15. Our preliminary research indicates value in encouraging blended learning, that learning is most effective when reiterated at regular intervals, and that appraisal and personal development planning should drive learning and development needs. Our compulsory requirements for CPD are set out in secondary legislation and have been in place since 2002. They were extended to the whole dental team in 2008. There is a high rate of compliance with our requirement that dentists undertake 250 hours and DCPs undertake 150 hours of CPD during a five year cycle. Any registrants failing to comply are administratively removed from the register. We have removed approximately 147 registrants from the register for non-compliance since 2002.

16. The amount of time a registrant commits to CPD is important because it maintains a discipline of on-going learning throughout professional life, but we believe that it is also important to focus on impact of such learning. In July 2011 we launched a review of the current CPD scheme and as part of this we are developing proposals for outcomes-based approach to measuring and monitoring CPD activity. We are also conducting research and undertaking extensive engagement activity to provide the fullest possible evidence base for designing a future CPD scheme. It is essential that our scheme continues to develop and makes a key contribution to the continued fitness to practise of dental professionals.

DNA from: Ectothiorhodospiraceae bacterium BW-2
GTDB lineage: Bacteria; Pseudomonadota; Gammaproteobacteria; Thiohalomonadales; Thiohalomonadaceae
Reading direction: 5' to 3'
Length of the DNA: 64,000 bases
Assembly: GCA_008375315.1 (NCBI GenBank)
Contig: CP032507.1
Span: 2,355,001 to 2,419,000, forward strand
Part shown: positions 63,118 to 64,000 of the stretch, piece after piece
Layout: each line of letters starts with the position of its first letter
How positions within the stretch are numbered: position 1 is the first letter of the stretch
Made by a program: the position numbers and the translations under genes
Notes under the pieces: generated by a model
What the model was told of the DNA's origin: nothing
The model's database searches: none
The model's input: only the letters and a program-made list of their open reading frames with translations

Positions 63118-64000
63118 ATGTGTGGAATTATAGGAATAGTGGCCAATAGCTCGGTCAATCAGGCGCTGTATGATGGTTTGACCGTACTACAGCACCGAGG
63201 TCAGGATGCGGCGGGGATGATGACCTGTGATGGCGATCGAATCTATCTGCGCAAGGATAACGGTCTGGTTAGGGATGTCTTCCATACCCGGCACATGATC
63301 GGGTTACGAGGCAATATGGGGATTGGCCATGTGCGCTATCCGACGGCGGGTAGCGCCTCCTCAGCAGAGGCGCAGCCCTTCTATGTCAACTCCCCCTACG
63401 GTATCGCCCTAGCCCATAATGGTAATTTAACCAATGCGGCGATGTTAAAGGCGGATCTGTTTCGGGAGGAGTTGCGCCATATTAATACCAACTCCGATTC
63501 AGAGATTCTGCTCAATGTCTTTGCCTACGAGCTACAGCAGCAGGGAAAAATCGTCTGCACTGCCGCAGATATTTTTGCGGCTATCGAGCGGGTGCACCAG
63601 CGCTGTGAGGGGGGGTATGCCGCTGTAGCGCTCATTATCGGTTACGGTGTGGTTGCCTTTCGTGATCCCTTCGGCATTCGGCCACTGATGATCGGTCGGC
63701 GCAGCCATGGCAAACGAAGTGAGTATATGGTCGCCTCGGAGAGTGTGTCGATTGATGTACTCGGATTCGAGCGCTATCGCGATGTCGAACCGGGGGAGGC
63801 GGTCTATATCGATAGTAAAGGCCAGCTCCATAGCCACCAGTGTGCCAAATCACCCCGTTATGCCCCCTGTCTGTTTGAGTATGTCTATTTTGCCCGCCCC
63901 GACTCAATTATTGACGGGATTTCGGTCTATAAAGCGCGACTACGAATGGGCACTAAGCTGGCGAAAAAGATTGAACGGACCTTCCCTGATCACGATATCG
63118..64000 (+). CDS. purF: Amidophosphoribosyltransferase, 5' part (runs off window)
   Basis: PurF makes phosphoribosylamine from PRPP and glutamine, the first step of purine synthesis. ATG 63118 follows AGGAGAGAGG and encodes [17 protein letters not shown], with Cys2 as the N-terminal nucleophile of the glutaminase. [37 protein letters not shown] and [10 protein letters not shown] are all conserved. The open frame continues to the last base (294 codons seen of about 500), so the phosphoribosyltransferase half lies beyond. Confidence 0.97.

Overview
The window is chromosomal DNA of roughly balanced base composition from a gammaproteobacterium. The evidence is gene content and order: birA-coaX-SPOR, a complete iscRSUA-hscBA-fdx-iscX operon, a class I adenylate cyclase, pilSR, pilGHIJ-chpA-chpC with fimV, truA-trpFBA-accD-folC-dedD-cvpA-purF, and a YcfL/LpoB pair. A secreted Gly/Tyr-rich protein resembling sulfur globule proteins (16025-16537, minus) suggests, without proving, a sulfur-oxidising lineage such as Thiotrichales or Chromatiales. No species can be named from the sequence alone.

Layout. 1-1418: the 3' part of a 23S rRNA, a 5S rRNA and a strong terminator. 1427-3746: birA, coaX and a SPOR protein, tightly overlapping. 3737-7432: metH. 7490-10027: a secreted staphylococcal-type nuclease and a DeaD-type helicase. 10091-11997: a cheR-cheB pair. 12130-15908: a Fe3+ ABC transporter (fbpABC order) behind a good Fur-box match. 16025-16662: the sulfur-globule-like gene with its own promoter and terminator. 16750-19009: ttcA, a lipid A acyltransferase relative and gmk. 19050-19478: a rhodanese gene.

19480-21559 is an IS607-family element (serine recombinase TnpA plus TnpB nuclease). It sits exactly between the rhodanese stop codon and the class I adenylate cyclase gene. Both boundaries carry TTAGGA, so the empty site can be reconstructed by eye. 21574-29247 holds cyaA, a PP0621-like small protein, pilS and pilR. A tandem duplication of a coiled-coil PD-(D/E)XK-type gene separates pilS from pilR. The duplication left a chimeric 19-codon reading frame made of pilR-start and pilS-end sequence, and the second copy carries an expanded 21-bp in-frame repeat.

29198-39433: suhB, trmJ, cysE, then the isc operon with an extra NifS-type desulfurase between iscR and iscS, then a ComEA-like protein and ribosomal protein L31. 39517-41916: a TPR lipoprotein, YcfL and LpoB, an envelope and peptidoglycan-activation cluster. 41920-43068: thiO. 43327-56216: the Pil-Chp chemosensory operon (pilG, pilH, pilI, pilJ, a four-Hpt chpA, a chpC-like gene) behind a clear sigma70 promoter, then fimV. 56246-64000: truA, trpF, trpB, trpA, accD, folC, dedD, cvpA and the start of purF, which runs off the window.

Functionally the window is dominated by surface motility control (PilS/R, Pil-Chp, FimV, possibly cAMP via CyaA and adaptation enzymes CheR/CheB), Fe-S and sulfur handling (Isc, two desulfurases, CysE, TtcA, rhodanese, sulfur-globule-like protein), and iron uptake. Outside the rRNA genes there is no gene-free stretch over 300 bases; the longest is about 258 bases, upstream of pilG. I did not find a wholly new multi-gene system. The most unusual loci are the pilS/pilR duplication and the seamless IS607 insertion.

17. Our preliminary research indicates value in encouraging blended learning, that learning is most effective when reiterated at regular intervals, and that appraisal and personal development planning should drive learning and development needs.

Provision of CPD activity

18. Dental professionals will only be able to meet our requirements if appropriate opportunities are provided by those that have a core role in education, learning and development of dental professionals. These include the Dental Postgraduate Deaneries, dental schools, employers and commissioners, and commercial CPD providers. If learning and development is to be effective there must be on-going investment and innovation by providers to ensure quality and value for money.